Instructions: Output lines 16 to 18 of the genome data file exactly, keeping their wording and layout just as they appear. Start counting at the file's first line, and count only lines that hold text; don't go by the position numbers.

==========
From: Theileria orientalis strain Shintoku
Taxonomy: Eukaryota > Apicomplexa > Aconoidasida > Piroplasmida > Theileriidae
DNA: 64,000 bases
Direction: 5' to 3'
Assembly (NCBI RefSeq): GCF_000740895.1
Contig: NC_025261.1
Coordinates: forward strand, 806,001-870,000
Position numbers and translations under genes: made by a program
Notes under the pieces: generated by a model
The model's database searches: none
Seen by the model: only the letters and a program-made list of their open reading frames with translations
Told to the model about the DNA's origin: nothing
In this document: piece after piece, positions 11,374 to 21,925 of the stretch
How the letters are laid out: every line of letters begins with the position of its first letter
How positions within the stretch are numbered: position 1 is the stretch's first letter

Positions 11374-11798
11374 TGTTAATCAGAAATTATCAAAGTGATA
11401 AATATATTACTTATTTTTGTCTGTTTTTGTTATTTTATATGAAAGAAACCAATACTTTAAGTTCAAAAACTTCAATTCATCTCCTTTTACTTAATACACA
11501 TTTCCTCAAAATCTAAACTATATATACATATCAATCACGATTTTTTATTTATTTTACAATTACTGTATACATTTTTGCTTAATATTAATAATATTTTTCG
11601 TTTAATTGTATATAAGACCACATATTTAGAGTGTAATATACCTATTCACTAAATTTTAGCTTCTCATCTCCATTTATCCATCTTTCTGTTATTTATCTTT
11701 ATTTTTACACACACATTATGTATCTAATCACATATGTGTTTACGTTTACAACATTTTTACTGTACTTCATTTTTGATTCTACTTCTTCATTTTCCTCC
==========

Positions 11374-11798
11374 TGTTAATCAGAAATTATCAAAGTGATA
11401 AATATATTACTTATTTTTGTCTGTTTTTGTTATTTTATATGAAAGAAACCAATACTTTAAGTTCAAAAACTTCAATTCATCTCCTTTTACTTAATACACA